True Confessions time: I hate hate hate mushrooms in/on/as food. I will politely eat them if they are in sauce or in something and it would be rude to pick them out but I have to tell my brain they are something else while eating them. Oddly, I think toadstools & mushrooms are quite pretty when in the wild. (note: a plant in a pot in my living room does not constitute "the wild")

To cleanse the visual palate, as it were: a picture of real nature, where it belongs.

Fishin' in the rain

The Sunday of the Canada Day Weekend (Canada Day would be July 1, for any non-Canadians) The Boy, his parents, his nephew & I went into Kananaskis in search of a suitable fishing spot. We had light rain/drizzle the entire day and eventually settled in at this lake that I forgot the name of and wow I'm so good at nature/travel blogging.

Thank you everyone who commented on the Bandana (banana?) Quilt! When I made it I was thinking "oh that's a bit Stampede-y" but then just went on with my life. Then about 1 minute after posting I realized how well timed that was, as we are in the middle of Stampede right now! Yee Haw. Bandana Quilt!

Monday, July 12, 2010

Bandana Quilt

Everytime I type "Bandana" I see "Banana" even though I'm the one who typed it. So I keep seeing the caption as "Banana Quilt" and then I go to fix it and oh it's not wrong... aaaaand this is a little glimpse into the fun fun mind of Lori...

Bandana Quilt Close up

For a long time I wanted to try making a quilt using bandanas for the top. I kept putting it off but it was always in the back of my mind. When I finally got around to it, I ended up changing my plan quite a bit, using white cotton for sashing - my original plan was for the whole top to be bandanas. Mostly this was because I couldn't find as many different colors as I wanted while staying within a color palette that I liked. Now that it's done, I am quite happy with it.

Bandana Quilt

This is the biggest quilt I've ever made. It's bi-i-i-ig. Queen size (pictured on a double bed). To make the quilt sandwich I had to move all the furniture to the sides and out of the main area of my very small living room. It's backed with a cotton sheet from Ikea which is a little boring, but my goal with the quilt was cheap thrifty quilting so I couldn't justify buying yardage for a queen sized quilt back.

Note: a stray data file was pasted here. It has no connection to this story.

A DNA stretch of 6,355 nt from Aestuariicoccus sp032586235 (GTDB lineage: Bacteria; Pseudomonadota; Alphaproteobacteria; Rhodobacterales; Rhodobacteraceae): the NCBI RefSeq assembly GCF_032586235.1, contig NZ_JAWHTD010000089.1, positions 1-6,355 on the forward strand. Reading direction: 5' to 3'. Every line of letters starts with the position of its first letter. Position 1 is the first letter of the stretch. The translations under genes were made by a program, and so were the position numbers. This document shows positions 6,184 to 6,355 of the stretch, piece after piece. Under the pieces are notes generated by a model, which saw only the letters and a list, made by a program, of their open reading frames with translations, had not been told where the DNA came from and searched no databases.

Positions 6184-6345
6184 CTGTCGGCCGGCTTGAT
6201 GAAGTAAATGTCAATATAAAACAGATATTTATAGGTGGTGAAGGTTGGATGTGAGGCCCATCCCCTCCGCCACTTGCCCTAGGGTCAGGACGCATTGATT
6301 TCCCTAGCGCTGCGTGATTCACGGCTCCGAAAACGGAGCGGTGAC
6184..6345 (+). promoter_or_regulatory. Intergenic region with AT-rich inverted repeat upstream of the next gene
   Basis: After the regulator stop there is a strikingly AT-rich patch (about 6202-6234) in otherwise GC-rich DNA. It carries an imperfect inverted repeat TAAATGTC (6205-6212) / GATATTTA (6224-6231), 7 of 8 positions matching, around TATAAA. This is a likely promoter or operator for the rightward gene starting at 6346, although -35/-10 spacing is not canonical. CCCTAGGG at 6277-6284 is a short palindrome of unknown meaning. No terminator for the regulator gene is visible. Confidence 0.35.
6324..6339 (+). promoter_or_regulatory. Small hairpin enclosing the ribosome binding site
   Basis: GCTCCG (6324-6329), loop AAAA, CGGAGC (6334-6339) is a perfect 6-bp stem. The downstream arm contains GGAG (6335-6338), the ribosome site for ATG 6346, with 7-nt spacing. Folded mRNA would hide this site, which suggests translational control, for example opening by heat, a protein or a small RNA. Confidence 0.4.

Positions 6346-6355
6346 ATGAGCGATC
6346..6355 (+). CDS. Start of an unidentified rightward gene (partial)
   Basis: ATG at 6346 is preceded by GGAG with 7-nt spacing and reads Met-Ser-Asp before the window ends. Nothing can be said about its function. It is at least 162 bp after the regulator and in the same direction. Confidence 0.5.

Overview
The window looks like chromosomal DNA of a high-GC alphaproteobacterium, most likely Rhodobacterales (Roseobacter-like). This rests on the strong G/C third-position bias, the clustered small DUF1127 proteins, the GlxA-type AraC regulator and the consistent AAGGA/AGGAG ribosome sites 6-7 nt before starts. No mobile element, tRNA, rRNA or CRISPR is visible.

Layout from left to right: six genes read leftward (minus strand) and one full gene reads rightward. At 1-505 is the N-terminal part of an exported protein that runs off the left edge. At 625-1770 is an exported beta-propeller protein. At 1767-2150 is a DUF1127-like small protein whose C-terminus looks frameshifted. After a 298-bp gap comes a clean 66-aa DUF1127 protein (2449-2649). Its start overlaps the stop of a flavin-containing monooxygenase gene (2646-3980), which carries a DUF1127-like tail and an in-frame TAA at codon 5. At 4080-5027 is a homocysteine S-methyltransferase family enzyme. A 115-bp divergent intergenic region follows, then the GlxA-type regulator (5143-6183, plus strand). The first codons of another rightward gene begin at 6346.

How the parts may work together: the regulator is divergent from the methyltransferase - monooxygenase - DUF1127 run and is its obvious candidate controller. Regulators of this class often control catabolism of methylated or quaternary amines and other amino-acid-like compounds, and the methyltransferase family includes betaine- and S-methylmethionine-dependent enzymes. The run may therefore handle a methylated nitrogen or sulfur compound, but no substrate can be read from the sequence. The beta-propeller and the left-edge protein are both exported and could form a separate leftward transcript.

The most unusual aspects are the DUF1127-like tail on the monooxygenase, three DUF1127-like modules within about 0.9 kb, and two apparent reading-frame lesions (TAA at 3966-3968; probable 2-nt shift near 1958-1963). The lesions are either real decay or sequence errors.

If you look at the picture at the top you can see the quilting started getting a little (a lot) wonky on me. This is due to the fact that I was machine quilting a queen sized quilt on a 40 year old sewing machine on a table that is 3 feet by 2 feet. (that's the reason I'm sticking with and I can't hear you lalalala)


I love the binding. I used scraps from the western shirt I made last June. I had just enough to bind the quilt, which made me so very happy.

bandana quilt

Predictably, finishing this quilt has just made me want to make more. I think I need a bigger table first. Or a bigger apartment.

Sunday, June 20, 2010

Altered Flip Flops

I have a few finished projects to post so I'll be spacing them out a bit. That way maybe i'll actually post more frequently!

Last weekend was The Boy's birthday. It was finally sunny and warm so we headed out to the Farmer's market in Millarville and then out to Kananaskis to hang out by the Highwood River for the afternoon.

Highwood River

It was such a great day just hanging out, reading, watching The Dog dig up rocks in the river and "accidentally" get into the current and drift down stream. He would happily have stayed in the river as far as it would take him but we didn't think that was such a good idea.

The next day was just as beautiful so I spent most of it sitting out on my little patio reading and enjoying the sun. I decided to work on something I could do outside so I pulled out the $4 flip flops I had picked up and some scraps of fabric and made these:

Altered Flip-flops

(Please to ignore the freaky looking feet)

The tutorial came from Alisa Burke. Mine didn't turn out as cool and random looking as the ones in the tutorial but I like them none the less. I think there will be more of these in my future.